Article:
Mortgage Monday: How much does it really cost to buy a house?

    Have you ever wondered how much it would really cost to buy a home? Surface level, you probably have an understanding that a home cost the listing price and that most people put a down payment towards that listing price. However there is actually a whole lot more to it. Yes the downpayment  is definitely part of buying a house as i mentioned in last weeks Mortgage Monday blog you aren’t required to put 20% down. It can be anywhere from 0% to 20%. Putting more down just helps you get that little bit of edge when you’re trying to out bid other buyers. Putting 20% down also has some other perks like possibly getting a better interest rate, lower up front fees, lower ongoing fees, more equity on the house going in and a lower monthly payment. As pricey as the down payment can be this is not the only money you will have to spend out of pocket. The less you put down the less you spend out of pocket just keep in mind the benefits of a 20% downpayment.

     

     Now let’s talk about all the costs you have to supply that do not involve the down payment, because there are probably more than you think. First the appraisal fee, this pays for a licensed professional to quote the homes worth before a lender will allow a mortgage offer. The appraisal will range from $300 to $450 on larger homes. Your credit report check will usually cost at most $25. An origination fee will be charged by lenders sometimes for initiating the loan and this will be around $125. Lenders will also charge several hundred dollars to process the initial application. 

     

    You then also need to pay for title search to ensure that there aren’t any problems with the property that may come up. Unless it’s a new property you are going to want to have a title search. You really don’t want to find out at the last minute the home of your dreams has issues with home ownership or it has past liens that haven’t been addressed. It’s all to protect you as a buyer. Lenders will require you to obtain title insurance, just in case there are issues with ownership after the sale. This will protect the lender if anything goes wrong and this will cost aroune .5% to 1% of the loan amount. And if the homeowner wants to purchase title insurance to protect their financial interests this will be an additional cost. There is also the underwriting fee or the administrative or processing fee and this will cover cost to evaluate and verify your mortgage this is around $1500.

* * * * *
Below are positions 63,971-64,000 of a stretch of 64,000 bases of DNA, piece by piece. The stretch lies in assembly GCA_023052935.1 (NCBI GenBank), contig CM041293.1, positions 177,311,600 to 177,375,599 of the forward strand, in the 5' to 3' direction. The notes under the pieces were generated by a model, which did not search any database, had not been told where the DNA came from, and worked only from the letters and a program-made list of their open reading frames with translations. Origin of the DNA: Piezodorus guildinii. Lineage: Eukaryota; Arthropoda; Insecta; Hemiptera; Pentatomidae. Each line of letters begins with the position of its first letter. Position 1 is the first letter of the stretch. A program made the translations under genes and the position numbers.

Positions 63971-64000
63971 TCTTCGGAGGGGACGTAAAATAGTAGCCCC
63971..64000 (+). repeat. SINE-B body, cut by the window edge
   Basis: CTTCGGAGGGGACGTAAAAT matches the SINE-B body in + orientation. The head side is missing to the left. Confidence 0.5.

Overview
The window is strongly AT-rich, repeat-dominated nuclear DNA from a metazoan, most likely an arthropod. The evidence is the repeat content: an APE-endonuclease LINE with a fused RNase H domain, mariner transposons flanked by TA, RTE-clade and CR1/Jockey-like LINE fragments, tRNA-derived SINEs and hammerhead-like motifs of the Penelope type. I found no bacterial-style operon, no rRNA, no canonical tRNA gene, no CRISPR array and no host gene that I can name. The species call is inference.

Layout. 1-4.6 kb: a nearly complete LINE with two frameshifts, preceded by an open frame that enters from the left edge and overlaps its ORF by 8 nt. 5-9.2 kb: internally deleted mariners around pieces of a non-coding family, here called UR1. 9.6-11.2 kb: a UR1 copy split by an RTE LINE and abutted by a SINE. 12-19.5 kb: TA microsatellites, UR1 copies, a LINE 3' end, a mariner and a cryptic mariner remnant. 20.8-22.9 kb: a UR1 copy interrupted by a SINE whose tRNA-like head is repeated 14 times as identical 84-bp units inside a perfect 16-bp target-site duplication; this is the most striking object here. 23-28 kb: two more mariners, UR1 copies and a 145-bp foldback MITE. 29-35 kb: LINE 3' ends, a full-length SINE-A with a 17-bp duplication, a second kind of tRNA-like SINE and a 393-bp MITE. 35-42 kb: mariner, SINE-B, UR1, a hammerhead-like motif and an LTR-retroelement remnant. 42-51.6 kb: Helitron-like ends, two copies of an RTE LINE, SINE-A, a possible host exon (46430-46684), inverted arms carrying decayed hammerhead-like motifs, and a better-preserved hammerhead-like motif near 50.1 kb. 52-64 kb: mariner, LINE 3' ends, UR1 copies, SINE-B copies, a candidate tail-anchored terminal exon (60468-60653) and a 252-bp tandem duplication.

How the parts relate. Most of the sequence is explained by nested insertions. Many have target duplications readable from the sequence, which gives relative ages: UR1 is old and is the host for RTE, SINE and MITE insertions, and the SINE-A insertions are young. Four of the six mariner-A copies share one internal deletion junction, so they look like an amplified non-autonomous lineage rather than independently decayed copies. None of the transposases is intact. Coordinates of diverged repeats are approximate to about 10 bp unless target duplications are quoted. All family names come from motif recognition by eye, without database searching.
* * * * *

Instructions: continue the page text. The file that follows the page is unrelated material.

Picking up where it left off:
If you are sitting there right now and thinking “Wow there are a lot more fees than I initially thought when buying a home. Is there anyway I could not pay them all?” The answer to that is yes, sometimes if you put down 20% that can help you bypass a couple of those fees, also you can negotiate some of the closing costs with the seller. Now this all depends if you are in the situation to negotiate, if the seller needs to sell as soon as possible it never hurts to try and negotiate and they will be more likely to agree to it, so it’s worth a shot.

     

    They say that the average closing cost can be anywhere from 2%-5% and on a $300k home that is $6,000 to $15,000 so make sure that you can spare that before you start looking for your new home. Although there are special cases in which you can fold some of the closing costs into the loan if the lender allows. Just keep in mind that it will be taxed for the life of the loan. I hope this information helps and if you would like to learn more about the process of buying a home The Lucido Global Team puts on a home buyer class every month so check us out because we are more than happy to help you find your dream home.

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